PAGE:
Jan 6, 2003 1:52 PM
|I am looking to build up a new bike. I called a frame builder and asked if they could build my bike up with Campy. They said they were getting away from Campy but I could call a local bike shop and they could build it up for me with Campy. I called the local bike shop and they said they were getting away from Campy as well. They said the Campy USA went bankrupt. The were quick to say that Camagnolo in Italy was strong and referred me to another shop that might be able to help me. I'm left with the feeling that Campy parts are going to be hard to come by in the near future. I'm sure things will iron themselve out before too long. Is there any merit to this rumor? Are there any potential problems with getting Campy?|
Jan 6, 2003 3:09 PM
|this sounds like a wierd rumor, and Campyonly has nothing about that one. in fact, that sounds like an urban legend. just get your Campy from an online retailer and have the bike store build it. in fact, get the tools and build it yourself; I don't know if I'd trust your bike store after this. I assure you, it's easy to set up.
www.txcyclesport.com and www.glorycycles.com have pretty good prices. I've dealt with the latter, and they're good.
Jan 6, 2003 5:02 PM
|Crock of stuff. A Google on Campagnolo USA shows nothing. These BS artists are giving you a load so they can stick with their normal suppliers AND because they have no experience with Campy and so don't want to work with it. A group of true professionals (NOT!). Find somewhere else to do business. This reminds me of a story a friend got last summer when looking for a bike: "We don't put Campy on that frame because it was designed for Shimano and Campy won't work well." Total BS to avoid doing something with which they were not familiar.|
|re: Campy USA||mackgoo|
Jan 6, 2003 5:49 PM
|Buba it's all true. Be safe go Shimano, you DESERVE it.|
|Please pardon my post.||bsdc|
Jan 6, 2003 6:45 PM
|I was obviously led astray by the forces of evil. I don't know how I could have even reasonably considered such blasphemous remarks. And even worse ... I posted them here. I should be whipped by the frayed ends of some cheap Shimano cables. May Tullio forgive me!|
|bsdc...in all fairness to you||PaulCL|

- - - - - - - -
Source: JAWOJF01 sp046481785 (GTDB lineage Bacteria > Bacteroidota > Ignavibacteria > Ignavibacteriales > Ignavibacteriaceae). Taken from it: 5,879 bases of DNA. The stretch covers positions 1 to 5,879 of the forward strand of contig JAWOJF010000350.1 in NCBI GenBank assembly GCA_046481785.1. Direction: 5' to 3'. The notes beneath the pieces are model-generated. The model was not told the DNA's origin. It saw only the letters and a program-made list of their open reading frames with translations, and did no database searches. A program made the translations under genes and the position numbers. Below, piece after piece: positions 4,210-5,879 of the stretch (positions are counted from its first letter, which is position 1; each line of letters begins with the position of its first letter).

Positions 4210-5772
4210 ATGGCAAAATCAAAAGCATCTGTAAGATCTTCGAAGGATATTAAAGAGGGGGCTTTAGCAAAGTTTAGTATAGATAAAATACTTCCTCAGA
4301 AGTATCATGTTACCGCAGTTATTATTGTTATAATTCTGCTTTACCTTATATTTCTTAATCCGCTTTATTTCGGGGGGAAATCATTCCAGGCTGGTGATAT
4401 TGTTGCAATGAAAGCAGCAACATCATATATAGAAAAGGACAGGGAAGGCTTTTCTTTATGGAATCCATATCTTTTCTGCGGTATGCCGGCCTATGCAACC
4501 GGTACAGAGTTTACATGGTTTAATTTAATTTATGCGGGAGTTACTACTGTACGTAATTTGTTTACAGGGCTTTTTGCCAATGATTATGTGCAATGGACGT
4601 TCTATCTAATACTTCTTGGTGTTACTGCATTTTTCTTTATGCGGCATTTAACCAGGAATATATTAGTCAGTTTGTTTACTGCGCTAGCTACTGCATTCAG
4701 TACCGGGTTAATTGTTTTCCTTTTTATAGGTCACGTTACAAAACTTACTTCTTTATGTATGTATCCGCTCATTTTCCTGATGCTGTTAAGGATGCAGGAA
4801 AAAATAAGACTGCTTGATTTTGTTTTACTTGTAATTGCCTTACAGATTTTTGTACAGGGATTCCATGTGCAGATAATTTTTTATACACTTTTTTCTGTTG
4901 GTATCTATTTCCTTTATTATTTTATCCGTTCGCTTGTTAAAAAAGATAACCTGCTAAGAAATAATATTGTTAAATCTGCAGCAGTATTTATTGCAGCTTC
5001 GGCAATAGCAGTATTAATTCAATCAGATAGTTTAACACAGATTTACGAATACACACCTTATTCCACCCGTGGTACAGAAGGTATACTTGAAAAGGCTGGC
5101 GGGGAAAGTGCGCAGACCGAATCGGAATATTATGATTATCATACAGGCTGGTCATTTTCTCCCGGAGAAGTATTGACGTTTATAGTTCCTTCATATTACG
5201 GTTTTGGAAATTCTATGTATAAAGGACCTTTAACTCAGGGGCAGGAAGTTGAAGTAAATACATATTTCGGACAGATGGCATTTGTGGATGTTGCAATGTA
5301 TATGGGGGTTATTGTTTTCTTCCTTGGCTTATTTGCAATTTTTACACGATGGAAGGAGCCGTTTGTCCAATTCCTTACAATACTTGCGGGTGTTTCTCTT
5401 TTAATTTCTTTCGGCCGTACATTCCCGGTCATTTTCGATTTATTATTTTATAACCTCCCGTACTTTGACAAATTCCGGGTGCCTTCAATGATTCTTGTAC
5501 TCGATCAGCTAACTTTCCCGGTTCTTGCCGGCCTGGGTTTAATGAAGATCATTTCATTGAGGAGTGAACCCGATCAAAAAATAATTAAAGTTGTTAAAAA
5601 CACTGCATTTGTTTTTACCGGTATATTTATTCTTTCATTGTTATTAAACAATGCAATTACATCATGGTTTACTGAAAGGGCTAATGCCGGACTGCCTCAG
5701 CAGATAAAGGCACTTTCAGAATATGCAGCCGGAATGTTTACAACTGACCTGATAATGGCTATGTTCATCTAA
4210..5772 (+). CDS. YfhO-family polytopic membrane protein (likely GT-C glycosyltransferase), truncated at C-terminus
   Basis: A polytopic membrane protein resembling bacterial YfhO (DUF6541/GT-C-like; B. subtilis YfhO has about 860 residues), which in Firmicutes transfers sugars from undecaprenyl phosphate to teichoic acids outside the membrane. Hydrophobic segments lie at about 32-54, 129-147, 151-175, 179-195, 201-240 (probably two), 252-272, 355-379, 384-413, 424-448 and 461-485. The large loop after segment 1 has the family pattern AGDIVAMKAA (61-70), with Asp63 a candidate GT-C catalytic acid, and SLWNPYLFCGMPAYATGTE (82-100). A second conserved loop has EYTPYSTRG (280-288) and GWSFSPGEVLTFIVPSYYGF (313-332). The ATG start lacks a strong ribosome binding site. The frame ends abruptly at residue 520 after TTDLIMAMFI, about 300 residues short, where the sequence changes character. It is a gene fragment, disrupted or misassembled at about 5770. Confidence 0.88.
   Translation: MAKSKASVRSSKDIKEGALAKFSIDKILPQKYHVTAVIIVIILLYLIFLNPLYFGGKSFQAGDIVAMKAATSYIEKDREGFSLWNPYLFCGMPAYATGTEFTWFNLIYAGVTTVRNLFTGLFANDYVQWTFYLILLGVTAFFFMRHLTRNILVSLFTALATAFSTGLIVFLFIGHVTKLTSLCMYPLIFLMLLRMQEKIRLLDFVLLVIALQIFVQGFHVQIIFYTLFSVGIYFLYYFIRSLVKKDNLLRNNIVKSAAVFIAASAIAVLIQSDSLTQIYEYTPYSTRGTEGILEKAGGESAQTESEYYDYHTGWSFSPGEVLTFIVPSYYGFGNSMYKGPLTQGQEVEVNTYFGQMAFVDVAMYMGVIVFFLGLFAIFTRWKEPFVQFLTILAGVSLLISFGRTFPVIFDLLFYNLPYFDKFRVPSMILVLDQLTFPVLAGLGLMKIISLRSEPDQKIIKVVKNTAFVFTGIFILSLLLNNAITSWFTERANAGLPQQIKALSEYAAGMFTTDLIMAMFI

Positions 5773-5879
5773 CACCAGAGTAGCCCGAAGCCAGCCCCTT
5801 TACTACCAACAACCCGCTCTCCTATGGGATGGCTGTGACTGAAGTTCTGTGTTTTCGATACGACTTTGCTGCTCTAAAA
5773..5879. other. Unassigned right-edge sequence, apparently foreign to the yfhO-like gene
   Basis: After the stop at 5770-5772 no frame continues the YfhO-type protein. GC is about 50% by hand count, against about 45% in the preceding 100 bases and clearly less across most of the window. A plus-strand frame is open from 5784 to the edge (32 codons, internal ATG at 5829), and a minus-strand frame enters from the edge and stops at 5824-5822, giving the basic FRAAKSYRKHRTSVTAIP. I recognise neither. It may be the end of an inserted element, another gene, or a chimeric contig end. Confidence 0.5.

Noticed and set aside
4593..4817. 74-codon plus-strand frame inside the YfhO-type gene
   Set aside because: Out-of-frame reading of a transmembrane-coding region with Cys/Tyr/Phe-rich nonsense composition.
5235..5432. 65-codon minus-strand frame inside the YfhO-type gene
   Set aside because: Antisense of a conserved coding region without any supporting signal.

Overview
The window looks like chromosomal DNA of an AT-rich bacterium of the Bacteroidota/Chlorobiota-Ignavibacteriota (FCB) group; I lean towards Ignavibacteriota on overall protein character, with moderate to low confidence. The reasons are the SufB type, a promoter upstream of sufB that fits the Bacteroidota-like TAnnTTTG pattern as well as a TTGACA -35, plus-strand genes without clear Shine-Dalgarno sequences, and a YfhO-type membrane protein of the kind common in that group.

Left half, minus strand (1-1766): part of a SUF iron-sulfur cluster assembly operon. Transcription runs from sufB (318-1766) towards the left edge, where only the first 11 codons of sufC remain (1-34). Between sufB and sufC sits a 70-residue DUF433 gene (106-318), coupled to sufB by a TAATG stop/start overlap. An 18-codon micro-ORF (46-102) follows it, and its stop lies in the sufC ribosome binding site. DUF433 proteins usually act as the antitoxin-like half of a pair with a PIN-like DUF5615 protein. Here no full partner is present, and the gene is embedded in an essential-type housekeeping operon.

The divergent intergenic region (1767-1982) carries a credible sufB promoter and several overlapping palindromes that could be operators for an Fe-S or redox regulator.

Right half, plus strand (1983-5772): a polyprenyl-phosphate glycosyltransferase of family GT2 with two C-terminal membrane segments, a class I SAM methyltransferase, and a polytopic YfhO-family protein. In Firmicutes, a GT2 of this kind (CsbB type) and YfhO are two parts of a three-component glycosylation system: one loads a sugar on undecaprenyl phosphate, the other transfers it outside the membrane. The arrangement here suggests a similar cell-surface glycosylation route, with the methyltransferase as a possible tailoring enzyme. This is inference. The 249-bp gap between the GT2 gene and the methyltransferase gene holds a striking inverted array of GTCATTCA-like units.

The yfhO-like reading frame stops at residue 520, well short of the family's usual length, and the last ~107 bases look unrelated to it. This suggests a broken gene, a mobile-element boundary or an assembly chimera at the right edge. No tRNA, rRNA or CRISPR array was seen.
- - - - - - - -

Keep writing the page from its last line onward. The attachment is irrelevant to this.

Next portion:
Jan 7, 2003 6:24 AM
|CampyUSA is a pain in the a** to deal with. I've had reason to contact them several times. They NEVER return phone calls, there is never anyone available to talk to. You can always leave a message for a catalogue. If you aren't a dealer, they won't talk. Yesterday, the customer service rep at Col. Cyclist even told me that they are a pain to deal with - almost impossible to contact. So, I can see why such a rumor started.
But their products...magnifico! So cut these Italian boys a little slack. I just assume they are all out on their Record-equipped C-40's spinning around the mountains.
P.S. But...if you ever blaspheme Tullio's company again, we'll have to sic Big Guido and his brother on you!
|please blame U.S. distributors, not the parent companies||lonefrontranger|
Jan 7, 2003 7:25 AM
|So okay, you've all heard my rants about Trialtir. I encountered the same lack of quality service and indifference with CampyUSA when I worked in the shop.
Lemme break it to you from someone who has seen a fair bit of the industry's dark side. These guys aren't in it to promote the product. Historically, the more difficult Campag parts are to get, the more demand there is for them in the U.S., and the higher they can jack the prices. There is a long tradition of price controlling Italian cycling goods imported to the U.S., mainly because the market will stand for this, since Italian has always held a certain cachet (I pay more for it, therefore it must be good).
Mike at Maestro-UK wrote a fun rant about this on the price list page of his site. Our U.S. distributors are in the business to control prices, not to sell product competitively. They've been able to get away with this up until now because Americans are so desperate to get their hands on Record cranksets, Meraks and C-40s. The parent companies do not condone the price controlling, but according to what I was told by a product manager at Interbike, it is very difficult and expensive for them to get the import licenses and establish distributors here, so they have the frustration of either battling with greedy distributors or just not being able to sell their product in the U.S., which is a very lucrative market.
Only recently have Internet sales offered any way around this, and I think it's high time these guys were forced into a fair open market. Unless you have a great LBS you are determined to support, you can save yourself a lot of cash (even factoring in shipping) by buying from European suppliers. I was recently quoted significantly less than 1K shipped from the U.K. for the Record kit I plan to put on my new frame. That's a retail price. Retail in the U.S. for the same kit runs about $1600, and even on employee discount or pro team deals I'd still spend more than I would to ship it from England.
Sure this takes away the instant gratification factor, and I won't buy things I'm not certain of (clothing) sight unseen, but it's a good way to save a lot of unnecessary cash and often hassle.